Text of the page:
Scott Gessler's office shares evidence of voter fraud in Colorado
Within the records, there are some who have voted illegally, Coolidge says -- and he maintains that he's got (redacted) documents to prove it. An April 2011 document on view below in its entirety is an example that shows a voter who checked "no" under citizen, also writing "not yet" next to it.
Coolidge shows us other voter-history documents -- full redacted versions are also on view below -- from this same individual, who voted in 2003, 2004 and 2006 in El Paso County.
Courtesy of Rich Coolidge
Coolidge also points to letters from individuals asking to be removed, explaining that they didn't realize they weren't allowed to vote as immigrants. Here are excerpts from those two, with the full letters below.
"There's clearly a misunderstanding," Coolidge says, explaining that records show that some immigrants just don't realize that they are not allowed to vote. The problem, he says, is that voters who checked "no" under citizenship have been able to vote. Likewise, some immigrants may check "yes" with their registration forms and county clerks just take their word for it -- and in some cases there's no good way to verify them.
Gessler's office says that of 141 registered voters who aren't citizens according to a federal database, 35 of them have voted in past elections -- though some critics dispute how accurate and up-to-date that data might be. Still, of the fourteen voters who were recently removed as a result of that federal check, none actually have vote history, meaning there is no overlap with the 35 voters.
But the proof of fraud overall is there, says Coolidge, adding that, despite the fact that many voters ultimately have not been removed -- given that there was very little time since they got access to the federal database and Election Day -- the Secretary of State still believes there are many illegally registered voters.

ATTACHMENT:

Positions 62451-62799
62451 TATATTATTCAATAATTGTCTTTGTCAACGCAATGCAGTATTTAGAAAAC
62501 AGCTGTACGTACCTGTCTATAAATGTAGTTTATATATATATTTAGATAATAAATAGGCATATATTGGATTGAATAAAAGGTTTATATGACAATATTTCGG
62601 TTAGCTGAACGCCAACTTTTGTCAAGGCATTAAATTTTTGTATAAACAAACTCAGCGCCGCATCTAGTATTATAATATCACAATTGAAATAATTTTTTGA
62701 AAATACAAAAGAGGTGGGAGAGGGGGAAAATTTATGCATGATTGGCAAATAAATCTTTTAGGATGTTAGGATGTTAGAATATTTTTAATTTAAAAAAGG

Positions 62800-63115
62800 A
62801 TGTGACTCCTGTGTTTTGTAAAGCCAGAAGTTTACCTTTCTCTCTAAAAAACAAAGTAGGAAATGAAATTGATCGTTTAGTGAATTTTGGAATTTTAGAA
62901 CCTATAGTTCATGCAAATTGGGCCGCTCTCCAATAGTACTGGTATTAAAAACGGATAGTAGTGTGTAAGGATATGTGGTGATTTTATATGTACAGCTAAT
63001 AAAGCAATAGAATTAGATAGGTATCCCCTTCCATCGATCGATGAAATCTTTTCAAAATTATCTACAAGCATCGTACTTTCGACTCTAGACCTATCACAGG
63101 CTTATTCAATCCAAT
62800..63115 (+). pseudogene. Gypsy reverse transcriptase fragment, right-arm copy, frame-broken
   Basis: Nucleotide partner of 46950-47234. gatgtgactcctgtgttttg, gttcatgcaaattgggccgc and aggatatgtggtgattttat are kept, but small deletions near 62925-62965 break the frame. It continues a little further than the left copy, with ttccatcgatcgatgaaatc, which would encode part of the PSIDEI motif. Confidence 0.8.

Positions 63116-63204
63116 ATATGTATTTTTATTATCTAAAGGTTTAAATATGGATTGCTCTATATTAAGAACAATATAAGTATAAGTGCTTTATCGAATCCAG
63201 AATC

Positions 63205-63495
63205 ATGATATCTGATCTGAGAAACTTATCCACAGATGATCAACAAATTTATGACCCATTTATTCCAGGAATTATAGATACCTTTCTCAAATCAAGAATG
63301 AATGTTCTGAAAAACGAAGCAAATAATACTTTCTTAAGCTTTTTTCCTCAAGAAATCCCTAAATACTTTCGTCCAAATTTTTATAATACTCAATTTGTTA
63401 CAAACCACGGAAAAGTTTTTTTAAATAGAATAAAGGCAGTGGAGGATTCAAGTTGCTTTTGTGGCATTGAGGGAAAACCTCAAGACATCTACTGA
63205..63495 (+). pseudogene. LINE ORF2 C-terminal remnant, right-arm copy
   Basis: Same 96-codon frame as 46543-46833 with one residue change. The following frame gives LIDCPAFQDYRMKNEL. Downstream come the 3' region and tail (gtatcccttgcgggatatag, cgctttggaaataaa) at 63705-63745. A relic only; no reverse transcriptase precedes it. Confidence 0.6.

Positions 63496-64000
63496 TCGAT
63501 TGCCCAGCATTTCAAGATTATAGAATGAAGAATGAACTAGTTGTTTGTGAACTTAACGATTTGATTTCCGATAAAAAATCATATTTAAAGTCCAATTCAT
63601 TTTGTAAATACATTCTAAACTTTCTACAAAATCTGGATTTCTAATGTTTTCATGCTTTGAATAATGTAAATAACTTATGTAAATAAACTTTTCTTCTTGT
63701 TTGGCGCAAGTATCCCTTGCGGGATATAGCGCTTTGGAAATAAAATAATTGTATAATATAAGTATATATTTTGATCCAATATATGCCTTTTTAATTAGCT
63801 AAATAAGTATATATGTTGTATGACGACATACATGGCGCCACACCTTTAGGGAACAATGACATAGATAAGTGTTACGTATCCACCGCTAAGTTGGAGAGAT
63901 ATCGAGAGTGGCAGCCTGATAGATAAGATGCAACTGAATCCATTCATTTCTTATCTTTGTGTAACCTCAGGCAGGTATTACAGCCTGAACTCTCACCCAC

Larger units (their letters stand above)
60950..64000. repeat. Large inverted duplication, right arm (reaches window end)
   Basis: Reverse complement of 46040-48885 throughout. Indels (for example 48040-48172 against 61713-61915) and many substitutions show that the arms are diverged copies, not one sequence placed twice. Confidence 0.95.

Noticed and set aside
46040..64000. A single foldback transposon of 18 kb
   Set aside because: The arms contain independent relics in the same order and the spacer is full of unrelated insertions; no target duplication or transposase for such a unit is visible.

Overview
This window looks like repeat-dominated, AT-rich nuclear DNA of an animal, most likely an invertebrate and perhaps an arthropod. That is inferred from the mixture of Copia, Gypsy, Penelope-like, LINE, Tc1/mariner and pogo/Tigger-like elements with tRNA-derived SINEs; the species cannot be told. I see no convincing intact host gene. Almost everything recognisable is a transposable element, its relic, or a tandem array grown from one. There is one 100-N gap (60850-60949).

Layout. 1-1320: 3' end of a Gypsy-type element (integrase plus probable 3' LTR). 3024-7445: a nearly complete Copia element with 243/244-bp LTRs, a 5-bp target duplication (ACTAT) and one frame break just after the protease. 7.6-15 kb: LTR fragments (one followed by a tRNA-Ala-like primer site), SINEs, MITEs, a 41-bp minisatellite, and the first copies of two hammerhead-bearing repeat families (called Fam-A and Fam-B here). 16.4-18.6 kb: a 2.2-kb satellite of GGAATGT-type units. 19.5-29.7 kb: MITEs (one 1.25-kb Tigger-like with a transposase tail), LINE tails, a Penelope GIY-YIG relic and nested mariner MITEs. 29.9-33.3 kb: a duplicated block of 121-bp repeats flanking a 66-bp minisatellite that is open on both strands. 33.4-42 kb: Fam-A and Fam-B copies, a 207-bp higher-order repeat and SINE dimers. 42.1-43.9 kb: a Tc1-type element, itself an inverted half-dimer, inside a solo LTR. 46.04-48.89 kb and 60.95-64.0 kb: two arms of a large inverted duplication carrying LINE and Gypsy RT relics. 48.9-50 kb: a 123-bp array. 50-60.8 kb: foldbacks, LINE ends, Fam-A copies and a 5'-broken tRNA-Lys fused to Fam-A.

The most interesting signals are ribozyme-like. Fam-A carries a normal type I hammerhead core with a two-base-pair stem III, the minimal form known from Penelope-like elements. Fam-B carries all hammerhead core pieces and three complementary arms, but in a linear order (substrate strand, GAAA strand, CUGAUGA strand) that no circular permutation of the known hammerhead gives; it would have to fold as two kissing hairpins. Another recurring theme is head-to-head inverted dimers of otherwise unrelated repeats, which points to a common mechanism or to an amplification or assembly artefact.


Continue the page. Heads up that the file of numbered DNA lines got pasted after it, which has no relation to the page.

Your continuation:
"We think all of them are [illegally registered]," Coolidge says of the 141 flagged. "The federal government says they are not citizens."
And more could turn up this week with a second round of checks -- and Gessler's office will send those names to county clerks with instructions on how to challenge them.
Despite these documents, Gessler's critics aren't convinced.
"My view is, of course, there are some [examples of voter fraud] out there and that's bad," says Denise Maes, public policy director at the American Civil Liberties Union of Colorado. "Let's deal with it and not talk about rampant fraud as if it's a bigger issue than it is.... That's what [Gessler] puts out in the news."
She says encouraging people to vote has to be the priority -- and it just doesn't seem like that's the case with Gessler.
"To the extent that [instances of voter fraud] are true and authentic, that's a problem and we need to deal with it," she says. "What we're saying is it's a disproportionate amount of time and effort to spend on...what is virtually a non-problem."
Gessler himself says that the constant criticism can be frustrating. "The people who make those criticisms are politicizing the issue and they want to sort of try and whip up their base by creating a false impression of what's going on. Ultimately, they've got the freedom of speech to be able to do that. But they're just not facing reality -- and the reality is what we're doing works really well."
Continue for the full documents provided to us by Gessler's office.